The Addams Family may be kooky and spooky, but they are also a multi-media sensation: television series, animated series, movies, and the live Broadway musical which arrives later this month in Valdosta as part of the Annette Howell Turner Center for the Arts Presenter Series.
But the family of Gomez, Morticia, Uncle Fester, Lurch, Wednesday, Pugsley, and more started as simple line-drawing, black-and-white, one-panel cartoons drawn by the man who would give his name to the characters he created.
Charles Addams lived from 1912-1988. At the age of 21, the aspiring cartoonist hit paydirt when his cartoons were published in The New Yorker, the magazine which became his cartoons’ home for the next 50-plus years.
Though he created numerous types of cartoons, his most famed are the ones that became known as the Addams Family, which started in the early 1930s. One interesting point: He didn’t name any of these familiar-looking characters until the development of the TV series in the 1960s. Another point: The Addams Family characters were in a relatively few of his cartoons.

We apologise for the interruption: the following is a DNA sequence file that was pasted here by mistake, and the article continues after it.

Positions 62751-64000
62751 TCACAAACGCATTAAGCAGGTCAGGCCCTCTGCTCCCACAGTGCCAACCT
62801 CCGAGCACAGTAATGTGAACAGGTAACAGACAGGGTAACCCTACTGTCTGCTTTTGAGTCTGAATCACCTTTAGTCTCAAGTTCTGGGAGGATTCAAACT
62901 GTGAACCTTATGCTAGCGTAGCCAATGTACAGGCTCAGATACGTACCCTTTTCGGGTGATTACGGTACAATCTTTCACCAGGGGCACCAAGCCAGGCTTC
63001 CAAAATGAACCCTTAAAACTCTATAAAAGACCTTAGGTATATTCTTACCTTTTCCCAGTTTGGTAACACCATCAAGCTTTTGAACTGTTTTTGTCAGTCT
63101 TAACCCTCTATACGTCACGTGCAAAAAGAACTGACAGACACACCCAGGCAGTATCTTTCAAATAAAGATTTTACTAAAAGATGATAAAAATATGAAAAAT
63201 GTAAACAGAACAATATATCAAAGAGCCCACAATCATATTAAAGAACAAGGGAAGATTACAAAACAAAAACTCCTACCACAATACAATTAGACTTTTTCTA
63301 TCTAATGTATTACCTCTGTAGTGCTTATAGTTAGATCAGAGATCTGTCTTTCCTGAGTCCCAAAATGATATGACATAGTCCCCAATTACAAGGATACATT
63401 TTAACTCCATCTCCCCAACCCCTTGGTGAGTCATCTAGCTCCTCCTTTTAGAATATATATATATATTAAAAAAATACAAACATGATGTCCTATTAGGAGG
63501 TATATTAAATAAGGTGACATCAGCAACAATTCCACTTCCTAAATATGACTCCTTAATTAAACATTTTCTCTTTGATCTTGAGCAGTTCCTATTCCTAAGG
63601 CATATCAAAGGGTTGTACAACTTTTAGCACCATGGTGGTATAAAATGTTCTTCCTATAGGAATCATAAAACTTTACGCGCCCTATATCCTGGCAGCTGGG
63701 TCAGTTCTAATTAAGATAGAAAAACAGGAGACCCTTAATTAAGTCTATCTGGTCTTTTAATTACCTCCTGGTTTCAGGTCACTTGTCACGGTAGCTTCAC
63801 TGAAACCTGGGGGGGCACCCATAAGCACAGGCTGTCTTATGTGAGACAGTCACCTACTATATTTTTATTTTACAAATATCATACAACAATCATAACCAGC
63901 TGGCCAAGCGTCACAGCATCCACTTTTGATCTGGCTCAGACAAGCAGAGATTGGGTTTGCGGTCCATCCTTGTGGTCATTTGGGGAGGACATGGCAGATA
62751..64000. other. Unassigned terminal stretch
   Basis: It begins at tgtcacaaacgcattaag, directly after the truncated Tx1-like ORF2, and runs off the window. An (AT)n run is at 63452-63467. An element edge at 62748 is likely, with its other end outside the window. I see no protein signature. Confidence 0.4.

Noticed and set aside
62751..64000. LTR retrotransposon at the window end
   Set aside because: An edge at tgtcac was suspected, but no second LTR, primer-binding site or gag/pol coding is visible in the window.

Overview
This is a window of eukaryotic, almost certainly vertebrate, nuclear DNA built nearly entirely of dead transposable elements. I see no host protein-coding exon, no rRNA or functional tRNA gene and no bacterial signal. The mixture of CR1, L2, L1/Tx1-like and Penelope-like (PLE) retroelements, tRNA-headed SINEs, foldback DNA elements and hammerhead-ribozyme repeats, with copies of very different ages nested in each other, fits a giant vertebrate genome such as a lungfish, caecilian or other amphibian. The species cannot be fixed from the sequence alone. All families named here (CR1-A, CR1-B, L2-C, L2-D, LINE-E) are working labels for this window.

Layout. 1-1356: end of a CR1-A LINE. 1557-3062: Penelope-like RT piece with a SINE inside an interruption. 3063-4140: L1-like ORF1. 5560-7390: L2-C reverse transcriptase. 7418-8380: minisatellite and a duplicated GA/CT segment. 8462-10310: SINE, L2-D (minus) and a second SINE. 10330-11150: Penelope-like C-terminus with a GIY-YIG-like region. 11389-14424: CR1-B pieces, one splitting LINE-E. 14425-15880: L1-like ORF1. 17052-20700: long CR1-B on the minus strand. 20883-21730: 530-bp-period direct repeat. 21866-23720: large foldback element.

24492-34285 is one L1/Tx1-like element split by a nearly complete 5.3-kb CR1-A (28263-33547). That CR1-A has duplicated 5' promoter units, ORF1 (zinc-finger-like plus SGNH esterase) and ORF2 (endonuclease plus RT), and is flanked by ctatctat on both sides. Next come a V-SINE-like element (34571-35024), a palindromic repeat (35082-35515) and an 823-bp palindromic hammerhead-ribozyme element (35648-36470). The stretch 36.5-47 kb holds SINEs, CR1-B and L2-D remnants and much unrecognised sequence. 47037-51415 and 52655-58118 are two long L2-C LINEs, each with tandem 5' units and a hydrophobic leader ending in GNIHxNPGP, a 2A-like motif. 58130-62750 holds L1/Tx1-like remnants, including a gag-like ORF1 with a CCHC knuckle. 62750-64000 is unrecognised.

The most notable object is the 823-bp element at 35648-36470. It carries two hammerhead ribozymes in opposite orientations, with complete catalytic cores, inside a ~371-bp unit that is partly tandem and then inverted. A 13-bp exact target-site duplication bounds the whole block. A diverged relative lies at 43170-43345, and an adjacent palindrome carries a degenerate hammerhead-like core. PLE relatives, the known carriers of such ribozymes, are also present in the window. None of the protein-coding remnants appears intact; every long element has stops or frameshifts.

But he created the template for the macabre family that is far better known for their portrayals in TV, movies and now stage.
In one cartoon, husband and wife Gomez and Morticia sit close on a love seat, one asking the other, “Are you unhappy, darling?” The other answering, “Oh yes, yes! Completely.”
In another famed cartoon, used decades later to open “The Addams Family” movie, Lurch, Gomez and Morticia tilt a boiling tub of oil over the parapet of their home, aimed at a crowd of unsuspecting Christmas carolers below.
The stage show develops these themes and looks to take its plot a few years in advance of the family’s usual history. In “The Addams Family” musical, Wednesday is no longer a little girl but a young woman who has fallen for “a sweet, smart, young man from a respectable family,” according to the show’s synopsis.
“A man her parents have never met. And if that weren’t upsetting enough, she confides in her father and begs him not to tell her mother.
“Now, Gomez Addams must do something he’s never done before — keep a secret from his beloved wife, Morticia. Everything will change for the whole family on the fateful night they host a dinner for Wednesday’s ‘normal’ boyfriend and his parents.”
For anyone familiar with the Addams Family, there will likely be nothing normal about it.
Annette Howell Turner Center for the Arts presents the professional, nationally touring production of “The Addams Family” musical.
When: 7:30 p.m., Nov. 14.
Where: Mathis City Auditorium, 2300 N. Ashley St.
Tickets, more information: Call (229) 247-2787; or visit turnercenter.org, or the arts center, 527 N. Patterson St.